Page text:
huc dum hibernis iam mensibus traicit, circa Pharmacussam insulam a praedonibus captus est mansitque apud eos non sine summa indignatione prope quadraginta dies cum uno medico et cubicularis duobus. nam comites servosque ceteros initio statim ad expediendas pecunias, quibus redimeretur, dimiserat. numeratis deinde quinquaginta talentis expositus in litore non distulit quin e vestigio classe deducta persequeretur abeuntis ac redactos in potestatem supplicio, quod saepe illis minatus inter iocum fuerat, adficeret... Sed et in ulciscendo natura lenissimus piratas, a quibus captus est, cum in dicionem redegisset, quoniam suffixurum se cruci ante iuraverat, iugulari prius iussit, deinde suffigi.
While crossing to Rhodes, after the winter season had already begun, he was taken by pirates near the island of Pharmacussa and remained in their custody for nearly forty days in a state of intense vexation, attended only by a single physician and two body-servants; for he had immediatley sent off his travelling companions and the rest of his attendants, to raise money for his ransom. Once he was set on shore on payment of fifty talents, he did not delay then and there to launch a fleet and pursue the departing pirates, and the moment they were in his power to inflict on them the punishment which he had often threatened when joking with them... Even in avenging wrongs he was by nature most merciful, and when he got hold of the pirates who had captured him, he had them crucified, since he had sworn beforehand that he would do so, but ordered that their throats be cut first.(Suetonius, Divus Iulius 4, 74)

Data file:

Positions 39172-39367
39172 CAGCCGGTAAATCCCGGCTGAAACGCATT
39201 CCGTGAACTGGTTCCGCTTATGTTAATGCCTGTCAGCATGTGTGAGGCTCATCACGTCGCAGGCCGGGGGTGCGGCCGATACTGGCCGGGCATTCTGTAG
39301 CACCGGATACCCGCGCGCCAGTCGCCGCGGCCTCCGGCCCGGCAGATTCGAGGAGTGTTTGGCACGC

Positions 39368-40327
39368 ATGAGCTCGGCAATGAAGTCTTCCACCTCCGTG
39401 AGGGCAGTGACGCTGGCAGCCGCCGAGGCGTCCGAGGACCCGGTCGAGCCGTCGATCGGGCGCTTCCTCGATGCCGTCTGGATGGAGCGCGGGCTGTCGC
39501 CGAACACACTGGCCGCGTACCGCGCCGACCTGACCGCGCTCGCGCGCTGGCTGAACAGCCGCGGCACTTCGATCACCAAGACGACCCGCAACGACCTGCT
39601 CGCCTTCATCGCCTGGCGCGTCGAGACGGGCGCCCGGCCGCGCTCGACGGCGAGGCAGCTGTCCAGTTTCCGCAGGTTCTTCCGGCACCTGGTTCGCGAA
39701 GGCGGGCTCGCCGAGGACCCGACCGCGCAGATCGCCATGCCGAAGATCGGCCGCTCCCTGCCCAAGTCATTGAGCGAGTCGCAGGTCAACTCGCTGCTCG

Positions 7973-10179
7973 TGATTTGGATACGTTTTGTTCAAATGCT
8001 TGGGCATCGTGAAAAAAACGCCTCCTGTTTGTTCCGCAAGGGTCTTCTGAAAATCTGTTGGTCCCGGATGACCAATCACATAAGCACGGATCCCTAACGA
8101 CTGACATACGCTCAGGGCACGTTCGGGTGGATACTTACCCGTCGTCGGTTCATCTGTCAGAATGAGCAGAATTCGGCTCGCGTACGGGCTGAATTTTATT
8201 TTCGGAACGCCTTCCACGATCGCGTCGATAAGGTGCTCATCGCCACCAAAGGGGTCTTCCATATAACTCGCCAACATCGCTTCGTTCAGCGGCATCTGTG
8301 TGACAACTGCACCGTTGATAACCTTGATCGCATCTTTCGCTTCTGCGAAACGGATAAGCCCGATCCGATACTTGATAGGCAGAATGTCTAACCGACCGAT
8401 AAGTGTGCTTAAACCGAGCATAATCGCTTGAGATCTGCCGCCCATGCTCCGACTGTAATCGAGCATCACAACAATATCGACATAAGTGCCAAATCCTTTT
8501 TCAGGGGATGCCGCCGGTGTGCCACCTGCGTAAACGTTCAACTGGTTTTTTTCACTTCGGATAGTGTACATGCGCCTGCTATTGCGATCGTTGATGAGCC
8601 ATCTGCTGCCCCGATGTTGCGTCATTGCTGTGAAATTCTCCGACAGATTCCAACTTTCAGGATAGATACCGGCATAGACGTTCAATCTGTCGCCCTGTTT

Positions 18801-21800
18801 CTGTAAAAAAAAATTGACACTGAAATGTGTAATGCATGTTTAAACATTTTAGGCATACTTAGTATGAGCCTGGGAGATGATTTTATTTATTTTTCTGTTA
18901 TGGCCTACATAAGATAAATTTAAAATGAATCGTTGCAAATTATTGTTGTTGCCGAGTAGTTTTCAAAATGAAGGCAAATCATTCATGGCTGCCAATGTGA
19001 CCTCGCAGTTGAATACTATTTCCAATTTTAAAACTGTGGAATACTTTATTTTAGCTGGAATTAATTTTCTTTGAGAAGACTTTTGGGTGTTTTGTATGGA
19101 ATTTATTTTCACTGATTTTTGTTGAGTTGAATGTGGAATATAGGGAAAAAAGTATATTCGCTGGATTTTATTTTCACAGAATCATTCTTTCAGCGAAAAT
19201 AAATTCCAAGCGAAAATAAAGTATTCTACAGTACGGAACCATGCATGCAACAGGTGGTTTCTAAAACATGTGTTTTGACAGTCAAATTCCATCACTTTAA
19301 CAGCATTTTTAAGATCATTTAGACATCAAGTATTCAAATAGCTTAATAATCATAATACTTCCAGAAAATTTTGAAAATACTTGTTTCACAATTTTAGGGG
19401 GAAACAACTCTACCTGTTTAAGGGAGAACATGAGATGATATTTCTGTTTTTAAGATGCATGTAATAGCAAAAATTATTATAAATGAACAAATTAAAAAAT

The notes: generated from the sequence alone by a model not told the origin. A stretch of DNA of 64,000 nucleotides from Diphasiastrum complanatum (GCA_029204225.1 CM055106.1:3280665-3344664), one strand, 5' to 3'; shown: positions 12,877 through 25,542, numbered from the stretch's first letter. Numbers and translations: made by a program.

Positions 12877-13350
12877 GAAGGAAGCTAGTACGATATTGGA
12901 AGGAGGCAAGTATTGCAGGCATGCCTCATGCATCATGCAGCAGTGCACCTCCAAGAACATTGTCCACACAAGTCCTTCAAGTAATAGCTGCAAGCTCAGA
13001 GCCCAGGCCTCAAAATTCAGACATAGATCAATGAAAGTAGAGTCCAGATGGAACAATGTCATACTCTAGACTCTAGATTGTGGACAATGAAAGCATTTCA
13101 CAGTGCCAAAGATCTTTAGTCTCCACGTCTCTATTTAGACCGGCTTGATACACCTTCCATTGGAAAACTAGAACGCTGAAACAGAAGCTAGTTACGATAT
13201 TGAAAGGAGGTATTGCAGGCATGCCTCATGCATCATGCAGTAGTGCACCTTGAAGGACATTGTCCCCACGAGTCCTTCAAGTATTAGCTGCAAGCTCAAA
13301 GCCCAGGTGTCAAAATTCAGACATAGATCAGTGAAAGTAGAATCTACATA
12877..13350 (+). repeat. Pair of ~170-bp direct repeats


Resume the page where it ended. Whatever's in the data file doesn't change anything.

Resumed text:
The ransom of fifty talents mentioned by Suetonius was originally, according to Plutarch, set at twenty:
To begin with, then, when the pirates demanded twenty talents for his ransom, he laughed at them for not knowing who their captive was, and of his own accord agreed to give them fifty.
Plutarch also elaborates on the threats and jokes mentioned by Suetonius:
For eight and thirty days, as if the men were not his watchers, but his royal body-guard, he shared in their sports and exercises with great unconcern. He also wrote poems and sundry speeches which he read aloud to them, and those who did not admire these he would call to their faces illiterate Barbarians, and often laughingly threatened to hang them all. The pirates were delighted at this, and attributed his boldness of speech to a certain simplicity and boyish mirth. But after his ransom had come from Miletus and he had paid it and was set free, he immediately manned vessels and put to sea from the harbour of Miletus against the robbers. He caught them, too... and crucified them all, just as he had often warned them on the island that he would do, when they thought he was joking.(Plutarch, Life of Caesar 2)